Justwant2Bhealthy
09-06-2008, 01:39 AM
HI MOLLYMOM ~ I am a trained counsellor and I find these statements to be very interesting and true! However, I might like to expand on the first one and say that he is referring to what we always called "SITUATIONAL or CIRCUMSTANTIAL" depression; that is, depression that was mostly caused by some outside stressor in one's life.

It is good that you can identify all these stressors because now you can work on changing as many as you can to improve your quality of life. I do also believe that there are some people who have a physical-based depression: meaning some chemical imbalance in their brains which can cause melancholy, depression, and other symptoms like delusions (ie as for bipolar and schizophrenia). Any depression that lasts longer than three months is something that needs to be looked at (called clinical depression in some circles) regardless of the cause; and once you can pinpoint the causal factors, you can get started on your road to recovery.

And there are many more situational causes like divorce, moving, job loss, financial problems, losing your home, illness, losing a loved one (esp a child), giving birth (emotional) & post-partum depression (physical), all kinds of abuse in childhood and as adults (verbal, physical and sexual), job stressors or abuses like a difficult boss, and other traumas (being robbed or attacked), etc ... there are so many, aren't there?

As for the second statement; many people live by their feelings and emotions and this causes them problems. They need to ask themselves if how they are 'feeling' is based on reality and truth, or just an impression. The problem here is that feelings and emotions can go all over the place and then we can misjudge a situation or something someone says or does. Often people will say something and mean no harm at all, but someone who is sensitive to something, will take offence to it.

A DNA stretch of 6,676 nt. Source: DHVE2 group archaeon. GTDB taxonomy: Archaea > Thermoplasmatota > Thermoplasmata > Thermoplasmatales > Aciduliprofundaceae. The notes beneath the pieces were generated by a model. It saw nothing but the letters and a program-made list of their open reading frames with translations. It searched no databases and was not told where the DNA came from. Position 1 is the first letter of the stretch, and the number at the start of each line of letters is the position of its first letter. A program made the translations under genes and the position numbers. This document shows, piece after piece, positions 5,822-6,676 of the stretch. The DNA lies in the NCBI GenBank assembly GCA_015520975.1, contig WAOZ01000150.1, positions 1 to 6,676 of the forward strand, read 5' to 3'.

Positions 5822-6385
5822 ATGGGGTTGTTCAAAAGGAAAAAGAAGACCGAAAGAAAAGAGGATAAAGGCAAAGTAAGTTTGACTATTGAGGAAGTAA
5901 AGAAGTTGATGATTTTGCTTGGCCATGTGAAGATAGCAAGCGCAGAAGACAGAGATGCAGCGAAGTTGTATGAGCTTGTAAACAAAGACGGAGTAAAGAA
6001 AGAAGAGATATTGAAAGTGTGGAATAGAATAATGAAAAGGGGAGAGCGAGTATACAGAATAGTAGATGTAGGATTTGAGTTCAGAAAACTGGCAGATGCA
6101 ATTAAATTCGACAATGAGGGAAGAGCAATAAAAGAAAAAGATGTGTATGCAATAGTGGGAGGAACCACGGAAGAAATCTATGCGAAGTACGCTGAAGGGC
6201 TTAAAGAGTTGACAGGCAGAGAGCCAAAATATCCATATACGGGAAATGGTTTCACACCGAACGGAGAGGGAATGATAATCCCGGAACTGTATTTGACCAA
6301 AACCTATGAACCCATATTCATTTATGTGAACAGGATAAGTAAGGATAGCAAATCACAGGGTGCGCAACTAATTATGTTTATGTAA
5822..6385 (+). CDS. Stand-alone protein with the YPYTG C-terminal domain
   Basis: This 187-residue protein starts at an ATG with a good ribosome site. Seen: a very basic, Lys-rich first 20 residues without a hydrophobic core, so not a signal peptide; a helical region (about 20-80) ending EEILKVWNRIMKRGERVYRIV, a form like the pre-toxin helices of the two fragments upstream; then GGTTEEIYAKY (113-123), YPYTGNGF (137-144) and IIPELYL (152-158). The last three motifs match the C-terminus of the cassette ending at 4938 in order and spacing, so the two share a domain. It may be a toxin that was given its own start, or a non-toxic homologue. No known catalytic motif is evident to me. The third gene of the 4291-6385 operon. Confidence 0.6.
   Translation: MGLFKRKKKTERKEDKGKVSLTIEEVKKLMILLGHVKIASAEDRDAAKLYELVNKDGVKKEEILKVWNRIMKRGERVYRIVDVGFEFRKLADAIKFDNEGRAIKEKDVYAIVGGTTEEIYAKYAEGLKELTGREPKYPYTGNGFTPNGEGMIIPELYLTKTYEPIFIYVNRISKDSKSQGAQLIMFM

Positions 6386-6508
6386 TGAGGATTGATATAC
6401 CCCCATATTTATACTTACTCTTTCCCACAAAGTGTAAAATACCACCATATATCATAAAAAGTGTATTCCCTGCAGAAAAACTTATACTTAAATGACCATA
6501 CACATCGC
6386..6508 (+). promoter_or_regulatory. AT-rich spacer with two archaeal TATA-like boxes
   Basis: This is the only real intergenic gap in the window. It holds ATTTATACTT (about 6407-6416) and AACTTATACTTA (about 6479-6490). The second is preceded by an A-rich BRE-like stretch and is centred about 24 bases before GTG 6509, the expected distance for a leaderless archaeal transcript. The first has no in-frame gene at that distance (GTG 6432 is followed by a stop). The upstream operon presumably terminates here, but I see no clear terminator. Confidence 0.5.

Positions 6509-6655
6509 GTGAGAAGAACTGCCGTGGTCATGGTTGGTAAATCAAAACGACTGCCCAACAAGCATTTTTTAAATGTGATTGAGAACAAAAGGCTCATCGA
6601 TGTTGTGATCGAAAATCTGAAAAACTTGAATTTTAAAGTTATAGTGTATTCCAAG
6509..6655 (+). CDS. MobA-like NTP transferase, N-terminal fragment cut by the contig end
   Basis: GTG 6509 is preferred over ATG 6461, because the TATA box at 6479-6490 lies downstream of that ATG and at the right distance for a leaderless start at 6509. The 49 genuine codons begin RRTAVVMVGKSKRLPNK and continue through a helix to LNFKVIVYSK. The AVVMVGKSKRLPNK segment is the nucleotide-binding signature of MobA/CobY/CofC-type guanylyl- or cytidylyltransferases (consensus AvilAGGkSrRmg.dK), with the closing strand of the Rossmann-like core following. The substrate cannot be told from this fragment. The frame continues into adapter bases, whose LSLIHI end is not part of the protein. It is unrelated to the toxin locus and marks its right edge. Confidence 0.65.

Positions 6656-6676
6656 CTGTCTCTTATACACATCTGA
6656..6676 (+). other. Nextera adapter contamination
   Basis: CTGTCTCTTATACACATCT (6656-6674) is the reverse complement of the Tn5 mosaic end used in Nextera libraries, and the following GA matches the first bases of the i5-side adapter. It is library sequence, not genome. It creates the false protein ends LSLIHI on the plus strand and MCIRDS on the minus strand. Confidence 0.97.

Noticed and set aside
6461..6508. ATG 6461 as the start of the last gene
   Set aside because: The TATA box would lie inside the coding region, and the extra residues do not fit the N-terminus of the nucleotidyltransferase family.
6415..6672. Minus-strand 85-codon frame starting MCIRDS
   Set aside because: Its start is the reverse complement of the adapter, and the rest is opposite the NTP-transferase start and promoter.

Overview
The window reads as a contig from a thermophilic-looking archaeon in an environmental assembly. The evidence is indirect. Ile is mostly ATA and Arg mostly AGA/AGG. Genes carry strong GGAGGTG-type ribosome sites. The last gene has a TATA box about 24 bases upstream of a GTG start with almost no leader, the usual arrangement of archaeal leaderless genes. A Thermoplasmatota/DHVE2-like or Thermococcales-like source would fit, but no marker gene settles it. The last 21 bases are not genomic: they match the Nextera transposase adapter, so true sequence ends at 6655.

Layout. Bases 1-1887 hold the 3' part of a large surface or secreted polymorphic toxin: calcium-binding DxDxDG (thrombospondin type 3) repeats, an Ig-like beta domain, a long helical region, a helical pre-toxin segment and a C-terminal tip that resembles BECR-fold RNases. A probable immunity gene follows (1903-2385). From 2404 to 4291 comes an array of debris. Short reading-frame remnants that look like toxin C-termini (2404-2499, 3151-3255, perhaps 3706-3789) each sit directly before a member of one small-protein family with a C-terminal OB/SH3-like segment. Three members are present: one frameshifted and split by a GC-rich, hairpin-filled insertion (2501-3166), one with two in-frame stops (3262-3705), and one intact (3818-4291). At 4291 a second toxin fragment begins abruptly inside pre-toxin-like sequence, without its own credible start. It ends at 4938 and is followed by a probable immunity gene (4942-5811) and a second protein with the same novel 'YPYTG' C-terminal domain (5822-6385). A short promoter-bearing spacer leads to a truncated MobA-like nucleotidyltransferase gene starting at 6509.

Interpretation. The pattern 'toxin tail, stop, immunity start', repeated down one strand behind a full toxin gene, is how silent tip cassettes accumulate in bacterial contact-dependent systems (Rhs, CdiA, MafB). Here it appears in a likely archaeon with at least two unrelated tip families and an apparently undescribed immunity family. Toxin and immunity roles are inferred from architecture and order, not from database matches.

The best thing to do, is deal with it right away by asking that person and clearing the air. I like your TALK-BACK method; it works for a lot of people. I like the one that says "CANCEL, CANCEL ... that isn't correct; or I don't think that is true; or I don't believe that". Then ... distract yourself with some "POSITIVE FEEDBACK". Say that you are putting yourself down: come back with one of your many good qualities. It takes practice, but over time ~ the good thoughts will drown out the "NEGGIES" as I call them.

I'm not surprised to hear that cigarettes relieve pain; I have also heard that they work like a mild tranquilizer and calm some people's nerves, so that may be why they feel jittery if and when they try to quit. I guess the same could be said for alchohol for many people. I am sure many people self-medicate with alcohol to ward off depression and the stresses in their lives. I know people who have told me they have a 'wee nip' to help them sleep and/or calm their nerves. That was the purpose of HOT TODDIES at one time.